Martin Heidegger’s Anti-Semitism: Philosophy of Technology and the Media in the Light of the "Black Notebooks". Implications for the Reception of Heidegger in Media and Communication Studies
“Heidegger is the petty bourgeois of German philosophy, the man who has placed on German philosophy his kitschy night-cap […] When I see that even super-intelligent people have been taken in by Heidegger, […] I feel sickened to this day. […] Heidegger used to hold court at Todtnauberg and at all times would allow himself to be admired on his philosophical Black Forest plinth like a sacred cow. […] They made their pilgramages, as it were, into the philosophical Black Forest, to the sacred Martin Heidegger and knelt down before their idol”
--- Thomas Bernhard
In spring 2014, three volumes of the Schwarze Hefte (Black Notebooks), Heidegger’s philosophical notebooks, were published in the German edition of his collected works. They contain notes taken in the years 1931-1941 and have resulted in public debates about the role of anti-Semitism in Heidegger’s thought.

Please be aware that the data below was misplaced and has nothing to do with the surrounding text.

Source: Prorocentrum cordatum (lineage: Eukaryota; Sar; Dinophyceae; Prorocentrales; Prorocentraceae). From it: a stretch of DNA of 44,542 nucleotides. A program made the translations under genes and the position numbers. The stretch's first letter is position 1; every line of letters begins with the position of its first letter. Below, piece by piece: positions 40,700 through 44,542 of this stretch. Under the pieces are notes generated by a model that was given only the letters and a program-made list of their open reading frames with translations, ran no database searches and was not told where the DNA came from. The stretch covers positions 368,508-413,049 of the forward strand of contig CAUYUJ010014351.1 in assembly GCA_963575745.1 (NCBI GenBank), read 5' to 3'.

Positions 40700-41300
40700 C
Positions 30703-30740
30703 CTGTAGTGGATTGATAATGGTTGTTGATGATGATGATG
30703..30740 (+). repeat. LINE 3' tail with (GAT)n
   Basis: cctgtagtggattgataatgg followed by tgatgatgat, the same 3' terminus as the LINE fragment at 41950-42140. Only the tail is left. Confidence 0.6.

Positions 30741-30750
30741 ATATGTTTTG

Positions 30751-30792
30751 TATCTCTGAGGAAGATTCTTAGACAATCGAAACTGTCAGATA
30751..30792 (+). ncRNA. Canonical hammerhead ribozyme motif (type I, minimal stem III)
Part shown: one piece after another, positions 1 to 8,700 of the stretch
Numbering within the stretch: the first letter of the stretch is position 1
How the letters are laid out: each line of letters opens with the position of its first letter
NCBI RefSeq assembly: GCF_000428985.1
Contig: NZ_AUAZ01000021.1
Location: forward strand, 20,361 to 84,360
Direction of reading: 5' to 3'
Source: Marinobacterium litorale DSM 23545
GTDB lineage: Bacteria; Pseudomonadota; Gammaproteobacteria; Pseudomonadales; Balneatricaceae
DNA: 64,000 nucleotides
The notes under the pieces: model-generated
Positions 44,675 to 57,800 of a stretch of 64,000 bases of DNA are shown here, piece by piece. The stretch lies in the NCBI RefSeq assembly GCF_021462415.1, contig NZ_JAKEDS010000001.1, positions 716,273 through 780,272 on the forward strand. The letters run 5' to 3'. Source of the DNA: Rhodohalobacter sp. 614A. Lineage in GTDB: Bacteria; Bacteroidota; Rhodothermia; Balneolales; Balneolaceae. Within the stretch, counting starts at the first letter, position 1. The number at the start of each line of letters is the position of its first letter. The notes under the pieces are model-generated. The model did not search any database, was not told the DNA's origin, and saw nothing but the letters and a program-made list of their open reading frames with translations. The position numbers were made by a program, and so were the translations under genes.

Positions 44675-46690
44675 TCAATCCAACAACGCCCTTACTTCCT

This article asks: What are and should be the implications of the publication of the Black Notebooks for the reception of Heidegger in the study, theory, and philosophy of media, communication, and technology? It discusses Theodor W. Adorno’s and Moishe Postone’s contributions to the critical theory of anti-Semitism and applies these approaches for an analysis of Heidegger’s Black Notebooks.
The analysis shows that the logic of modern technology plays an important role in the Black Notebooks. The paper therefore also re-visits some of Heidegger’s writings on technology in light of the Black Notebooks. There is a logical link between the Black Notebooks' anti-Semitism and the analysis of technology in Being and Time and The Question Concerning Technology. The first publication provides the missing link and grounding for the second and the third.
Heidegger’s works have had significant influence on studies of the media, communication, and the Internet. Given the anti-Semitism in the Black Notebooks, it is time that Heideggerians abandon Heidegger, and instead focus on alternative traditions of thought. It is now also the moment where scholars should consider stopping to eulogise and reference Heidegger when theorising and analysing the media, communication, culture, technology, digital media, and the Internet.
By Willy Pragher (Landesarchiv Baden-Württemberg)
[CC BY-SA 3.0 (http://creativecommons.org/licenses/by-sa/3.0)], via Wikimedia Commons
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